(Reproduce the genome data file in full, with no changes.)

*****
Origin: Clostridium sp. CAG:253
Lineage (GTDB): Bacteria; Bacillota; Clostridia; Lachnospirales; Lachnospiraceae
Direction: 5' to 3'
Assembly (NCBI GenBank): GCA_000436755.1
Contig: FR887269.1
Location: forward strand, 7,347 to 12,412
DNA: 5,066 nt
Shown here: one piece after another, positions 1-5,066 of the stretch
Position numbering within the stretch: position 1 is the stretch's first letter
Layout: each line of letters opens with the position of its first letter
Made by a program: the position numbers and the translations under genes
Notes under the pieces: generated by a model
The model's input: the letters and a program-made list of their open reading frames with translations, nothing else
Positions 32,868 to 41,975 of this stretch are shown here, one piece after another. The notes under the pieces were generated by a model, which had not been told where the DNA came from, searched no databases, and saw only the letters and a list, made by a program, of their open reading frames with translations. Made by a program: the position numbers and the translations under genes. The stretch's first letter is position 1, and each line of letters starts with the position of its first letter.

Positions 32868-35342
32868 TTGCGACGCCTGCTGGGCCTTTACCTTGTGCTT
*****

Origin: Clostridium sp. CAG:253
Lineage (GTDB): Bacteria; Bacillota; Clostridia; Lachnospirales; Lachnospiraceae
Direction: 5' to 3'
Assembly (NCBI GenBank): GCA_000436755.1
Contig: FR887269.1
Location: forward strand, 7,347 to 12,412
DNA: 5,066 nt
Shown here: one piece after another, positions 1-5,066 of the stretch
Position numbering within the stretch: position 1 is the stretch's first letter
Layout: each line of letters opens with the position of its first letter
Made by a program: the position numbers and the translations under genes
Notes under the pieces: generated by a model
The model's input: the letters and a program-made list of their open reading frames with translations, nothing else
Positions 32,868 to 41,975 of this stretch are shown here, one piece after another. The notes under the pieces were generated by a model, which had not been told where the DNA came from, searched no databases, and saw only the letters and a list, made by a program, of their open reading frames with translations. Made by a program: the position numbers and the translations under genes. The stretch's first letter is position 1, and each line of letters starts with the position of its first letter.

Positions 32868-35342
32868 TTGCGACGCCTGCTGGGCCTTTACCTTGTGCTT